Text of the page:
The Hemophilia Joint Health Score (HJHS) version 2.1 can be used to detect arthropathy in adult patients with hemophilia, according to a new study published in Research and Practice in Thrombosis and Haemostasis.

A previous study found that the evidence for the use of HJHS in pediatric and young adults was strong but its use in adults needed further investigation. In this study, the HJHS scores tended to increase with age and disease severity for patients.

The median total scores were 9.0 for 18- to 29-year-olds, 27.0 for 30- to 40-year-olds, 36.0 for 40- to 50-year-olds, and 37.0 for those above 50 years old. These values were much higher than healthy controls who had values of 2.0, 3.0, 3.0, and 8.0 in the respective matching age groups. Using a Mann-Whitney U test, healthy controls and patients with hemophilia were significantly different from each other in each age group with P <.001 for each age.

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The median HJHS scores increased with disease severity in all age groups of patients with hemophilia. The median values for mild, moderate, and severe hemophilia were 0.5, 9.0, and 13.0 for the 18 to 29 age group, 3.0, 27.5, and 31 for the 30 to 40 age group, 13.0, 29.5, and 41.5 for the 41 to 50 age group, and 18.0, 29.0, and 42.0 for the 50 and above age group.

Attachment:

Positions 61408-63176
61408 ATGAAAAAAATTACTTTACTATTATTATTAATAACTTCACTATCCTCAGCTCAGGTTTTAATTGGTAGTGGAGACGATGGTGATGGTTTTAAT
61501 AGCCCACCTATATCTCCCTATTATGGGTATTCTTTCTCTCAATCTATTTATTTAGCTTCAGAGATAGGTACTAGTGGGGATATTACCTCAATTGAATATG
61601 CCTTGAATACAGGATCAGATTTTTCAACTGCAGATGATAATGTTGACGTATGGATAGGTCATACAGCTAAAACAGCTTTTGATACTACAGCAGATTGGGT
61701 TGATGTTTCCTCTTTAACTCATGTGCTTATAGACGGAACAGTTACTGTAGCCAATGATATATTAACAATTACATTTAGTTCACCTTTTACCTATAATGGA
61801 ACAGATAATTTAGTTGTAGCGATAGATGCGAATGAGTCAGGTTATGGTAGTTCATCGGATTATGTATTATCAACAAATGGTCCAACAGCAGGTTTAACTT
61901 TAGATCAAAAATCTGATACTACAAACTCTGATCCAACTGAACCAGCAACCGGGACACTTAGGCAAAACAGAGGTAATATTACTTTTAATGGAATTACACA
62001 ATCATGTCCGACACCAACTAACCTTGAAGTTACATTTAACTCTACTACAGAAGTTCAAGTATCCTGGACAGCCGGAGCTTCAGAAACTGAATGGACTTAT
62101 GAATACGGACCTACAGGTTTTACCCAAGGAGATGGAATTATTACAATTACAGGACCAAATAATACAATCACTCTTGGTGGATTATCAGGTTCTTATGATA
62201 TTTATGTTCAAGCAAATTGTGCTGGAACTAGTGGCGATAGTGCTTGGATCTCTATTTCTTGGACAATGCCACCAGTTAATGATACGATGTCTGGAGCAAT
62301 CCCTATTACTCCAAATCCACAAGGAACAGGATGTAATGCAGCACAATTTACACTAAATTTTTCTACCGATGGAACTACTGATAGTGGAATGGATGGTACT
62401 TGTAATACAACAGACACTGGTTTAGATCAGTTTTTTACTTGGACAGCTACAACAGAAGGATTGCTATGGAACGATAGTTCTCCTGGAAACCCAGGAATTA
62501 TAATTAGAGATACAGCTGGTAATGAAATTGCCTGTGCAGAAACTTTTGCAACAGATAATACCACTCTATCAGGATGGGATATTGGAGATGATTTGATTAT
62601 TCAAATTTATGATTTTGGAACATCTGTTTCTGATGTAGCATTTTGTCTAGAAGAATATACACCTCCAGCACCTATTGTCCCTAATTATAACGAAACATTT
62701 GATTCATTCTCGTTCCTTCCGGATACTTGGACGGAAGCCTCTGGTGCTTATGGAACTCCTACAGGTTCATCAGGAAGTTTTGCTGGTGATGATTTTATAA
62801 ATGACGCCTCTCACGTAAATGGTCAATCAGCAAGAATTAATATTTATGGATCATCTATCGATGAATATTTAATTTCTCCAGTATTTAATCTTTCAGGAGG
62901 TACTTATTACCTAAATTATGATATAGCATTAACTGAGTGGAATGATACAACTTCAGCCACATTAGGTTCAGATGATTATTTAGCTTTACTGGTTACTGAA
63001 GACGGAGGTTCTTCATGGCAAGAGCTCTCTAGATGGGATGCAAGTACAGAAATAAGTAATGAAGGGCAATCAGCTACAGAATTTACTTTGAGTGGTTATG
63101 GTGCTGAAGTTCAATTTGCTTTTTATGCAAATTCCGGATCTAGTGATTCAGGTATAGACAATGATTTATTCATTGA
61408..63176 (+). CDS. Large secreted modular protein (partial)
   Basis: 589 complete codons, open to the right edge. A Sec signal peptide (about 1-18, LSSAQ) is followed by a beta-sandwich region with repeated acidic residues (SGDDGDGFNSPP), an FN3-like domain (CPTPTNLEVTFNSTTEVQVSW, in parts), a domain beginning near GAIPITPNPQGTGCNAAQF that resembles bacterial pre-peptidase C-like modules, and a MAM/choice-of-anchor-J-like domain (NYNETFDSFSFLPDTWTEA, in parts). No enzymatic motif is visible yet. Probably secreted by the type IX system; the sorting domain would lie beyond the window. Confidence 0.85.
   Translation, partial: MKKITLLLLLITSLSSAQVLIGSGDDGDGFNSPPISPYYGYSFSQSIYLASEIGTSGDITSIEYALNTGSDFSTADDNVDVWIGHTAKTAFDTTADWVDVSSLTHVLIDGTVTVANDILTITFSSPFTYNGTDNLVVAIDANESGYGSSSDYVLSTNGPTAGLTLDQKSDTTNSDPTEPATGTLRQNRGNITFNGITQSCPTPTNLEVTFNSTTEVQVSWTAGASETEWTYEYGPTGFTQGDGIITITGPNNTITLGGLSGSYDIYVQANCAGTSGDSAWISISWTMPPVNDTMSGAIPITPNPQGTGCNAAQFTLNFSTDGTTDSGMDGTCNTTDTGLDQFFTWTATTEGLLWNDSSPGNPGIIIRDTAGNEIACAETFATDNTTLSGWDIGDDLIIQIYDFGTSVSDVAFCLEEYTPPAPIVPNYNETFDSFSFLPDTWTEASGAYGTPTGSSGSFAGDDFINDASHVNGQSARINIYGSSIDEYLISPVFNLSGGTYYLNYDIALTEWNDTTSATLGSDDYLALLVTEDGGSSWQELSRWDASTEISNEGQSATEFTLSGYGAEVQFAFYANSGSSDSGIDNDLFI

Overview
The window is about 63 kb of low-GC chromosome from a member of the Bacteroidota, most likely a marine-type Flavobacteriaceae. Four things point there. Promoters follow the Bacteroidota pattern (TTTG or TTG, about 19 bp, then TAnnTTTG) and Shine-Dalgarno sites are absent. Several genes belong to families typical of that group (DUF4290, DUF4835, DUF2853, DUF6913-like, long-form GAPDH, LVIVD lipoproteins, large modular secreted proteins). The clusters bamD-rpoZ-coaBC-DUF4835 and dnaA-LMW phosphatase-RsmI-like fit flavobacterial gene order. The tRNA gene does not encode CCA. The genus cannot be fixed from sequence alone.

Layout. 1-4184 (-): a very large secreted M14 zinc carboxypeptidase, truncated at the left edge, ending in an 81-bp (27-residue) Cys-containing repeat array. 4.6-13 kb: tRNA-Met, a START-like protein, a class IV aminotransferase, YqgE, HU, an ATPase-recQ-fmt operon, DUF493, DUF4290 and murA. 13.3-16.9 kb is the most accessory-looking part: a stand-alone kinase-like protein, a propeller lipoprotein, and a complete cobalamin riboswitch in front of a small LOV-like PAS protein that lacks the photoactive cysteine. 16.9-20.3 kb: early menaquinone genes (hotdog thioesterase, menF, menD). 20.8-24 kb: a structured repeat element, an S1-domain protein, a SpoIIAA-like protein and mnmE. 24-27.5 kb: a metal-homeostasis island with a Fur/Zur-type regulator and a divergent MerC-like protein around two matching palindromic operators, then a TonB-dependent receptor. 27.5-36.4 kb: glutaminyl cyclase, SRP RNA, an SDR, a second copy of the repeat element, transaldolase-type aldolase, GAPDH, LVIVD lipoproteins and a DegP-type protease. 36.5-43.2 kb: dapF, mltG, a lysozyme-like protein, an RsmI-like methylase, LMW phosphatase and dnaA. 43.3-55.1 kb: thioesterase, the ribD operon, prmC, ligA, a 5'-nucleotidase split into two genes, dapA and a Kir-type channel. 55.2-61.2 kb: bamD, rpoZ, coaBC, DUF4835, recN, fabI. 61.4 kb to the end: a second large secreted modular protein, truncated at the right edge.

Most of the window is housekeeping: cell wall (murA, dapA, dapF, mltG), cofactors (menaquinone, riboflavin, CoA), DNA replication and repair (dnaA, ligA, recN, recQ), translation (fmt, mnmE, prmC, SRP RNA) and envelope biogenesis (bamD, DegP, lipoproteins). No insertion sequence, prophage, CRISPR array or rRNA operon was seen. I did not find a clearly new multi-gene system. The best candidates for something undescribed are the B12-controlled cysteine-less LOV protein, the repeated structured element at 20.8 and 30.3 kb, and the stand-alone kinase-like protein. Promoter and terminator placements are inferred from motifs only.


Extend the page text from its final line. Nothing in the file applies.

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The HJHS scores correlated with other joint and pain assessments. A high correlation (0.95) was found between the HJHS and the World Federation of Hemophilia Orthopedic Joint Score (also known as the Gilbert Score). Moderate to modest correlations were observed between the HJHS and the Short-Form McGill Pain Questionnaire, the Functional Independence Score of Hemophilia, and the Hemophilia Activities List.

Through the analysis of healthy adult men in the study, normative adult reference values were obtained for HJHS scores. For mean ages of 50 or less, the 95th percentile included scores up to 12 and up to 19 for men above the age of 50 years.

“We have demonstrated excellent convergent and discriminant construct validity of the HJHS in the adult population,” the authors concluded. “The adult normative values obtained from this study will provide context on HJHS scores resulting specifically from bleed-related damage and not age-related joint impairment as is seen in healthy adults without hemophilia.”

A total of 192 patients with hemophilia along with 120 age-matched healthy adults were recruited for the study from clinical sites in Canada, Belgium, India, the UK, and the US. The patients with hemophilia were made up of 68% severe, 14% moderate, and 18% mild cases.


St-Louis J, Abad A, Funk S, et al. The Hemophilia Joint Health Score version 2.1 validation in adult patients study: a multicenter international study. Res Pract Thromb Haemost. 2022;6(2):e12690. doi:10.1002/rth2.12690